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The British History of Brexit

It is now all but certain that Britain will leave the EU in March 2019 without a workable divorce settlement. The only question is whether this outcome will be the economic catastrophe that most observers fear.

LONDON – Since June 23, 2016, when 52% of British voters backed withdrawing from the European Union, the “Brexit” debate has been tearing British politics apart. Although the Brexit referendum was non-binding, then-Prime Minister David Cameron’s government, expecting a vote in favor of “Remain,” had promised to honor the result. Britain, late to join the EU, will be the first member state to leave it, with the exit date set for March 2019.

Remainers alternate between blaming Cameron for his recklessness in holding the referendum and his incompetence in managing it, and castigating the Brexiteers for swamping the voters with lies. At a deeper level, the Brexit vote can be seen as part of a transatlantic peasants’ revolt, making itself felt in France, Hungary, Italy, Poland, Austria, and of course the United States. Both explanations have merit, but both ignore the specifically British roots of Brexit.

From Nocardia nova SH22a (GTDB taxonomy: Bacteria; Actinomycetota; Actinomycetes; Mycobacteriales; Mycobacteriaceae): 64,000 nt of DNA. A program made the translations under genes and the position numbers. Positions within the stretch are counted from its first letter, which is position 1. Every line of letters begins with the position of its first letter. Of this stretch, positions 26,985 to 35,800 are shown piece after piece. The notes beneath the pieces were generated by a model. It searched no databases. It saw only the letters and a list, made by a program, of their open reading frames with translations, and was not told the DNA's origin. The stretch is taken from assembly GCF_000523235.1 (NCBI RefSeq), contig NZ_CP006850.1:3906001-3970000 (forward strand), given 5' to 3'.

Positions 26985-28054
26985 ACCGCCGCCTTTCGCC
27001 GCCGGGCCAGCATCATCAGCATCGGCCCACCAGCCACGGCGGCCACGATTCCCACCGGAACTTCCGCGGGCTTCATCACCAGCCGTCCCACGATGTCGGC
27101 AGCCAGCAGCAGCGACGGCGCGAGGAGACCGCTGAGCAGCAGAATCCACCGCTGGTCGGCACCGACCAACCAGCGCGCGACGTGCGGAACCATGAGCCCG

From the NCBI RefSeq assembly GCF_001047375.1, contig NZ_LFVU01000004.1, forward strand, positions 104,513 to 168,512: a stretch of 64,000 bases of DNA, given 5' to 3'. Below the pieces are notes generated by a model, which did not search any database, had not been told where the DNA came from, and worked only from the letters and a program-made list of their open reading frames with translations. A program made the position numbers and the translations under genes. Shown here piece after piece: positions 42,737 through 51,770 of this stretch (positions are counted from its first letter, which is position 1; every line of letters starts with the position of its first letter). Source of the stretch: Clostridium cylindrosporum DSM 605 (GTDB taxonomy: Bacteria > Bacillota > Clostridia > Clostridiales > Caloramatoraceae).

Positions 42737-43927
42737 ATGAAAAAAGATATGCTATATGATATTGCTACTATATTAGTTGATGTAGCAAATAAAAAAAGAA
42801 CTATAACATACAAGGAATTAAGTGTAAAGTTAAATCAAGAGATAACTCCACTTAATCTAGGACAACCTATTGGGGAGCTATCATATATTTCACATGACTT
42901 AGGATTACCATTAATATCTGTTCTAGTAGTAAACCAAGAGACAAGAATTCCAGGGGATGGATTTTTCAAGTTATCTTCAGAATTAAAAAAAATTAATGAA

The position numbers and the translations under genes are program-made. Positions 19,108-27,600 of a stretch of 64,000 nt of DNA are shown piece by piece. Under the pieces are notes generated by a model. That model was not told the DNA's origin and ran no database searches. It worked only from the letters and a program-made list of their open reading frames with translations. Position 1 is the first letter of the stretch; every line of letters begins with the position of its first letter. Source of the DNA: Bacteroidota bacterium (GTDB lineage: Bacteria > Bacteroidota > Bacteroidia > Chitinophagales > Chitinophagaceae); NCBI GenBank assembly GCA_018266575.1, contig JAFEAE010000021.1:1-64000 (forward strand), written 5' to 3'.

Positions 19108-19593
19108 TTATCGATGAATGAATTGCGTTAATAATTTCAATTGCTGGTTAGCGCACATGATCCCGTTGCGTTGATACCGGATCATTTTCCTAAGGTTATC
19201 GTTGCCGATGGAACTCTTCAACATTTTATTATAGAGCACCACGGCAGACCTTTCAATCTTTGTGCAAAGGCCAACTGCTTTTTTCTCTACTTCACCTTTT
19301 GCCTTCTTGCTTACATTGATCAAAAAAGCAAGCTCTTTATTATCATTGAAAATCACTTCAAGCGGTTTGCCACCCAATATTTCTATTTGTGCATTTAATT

Britain had stood alone against a Hitler-dominated continental Europe in 1940, the moment of recent history recalled with most pride. Years later, Margaret Thatcher voiced a common British sentiment in her usual emphatic manner. “You see,” she once said to me, “we visit, and they’re there.” Despite former Prime Minister Tony Blair’s stated intention, Britain was never “at the heart” of Europe: it was. In their 42 years in the EU, the British have always been an awkward, Euroskeptical partner. Approval of membership has only briefly been above 50%, and by 2010 was dipping below 30%. A referendum back then most likely would have resulted in an even bigger majority for leaving.

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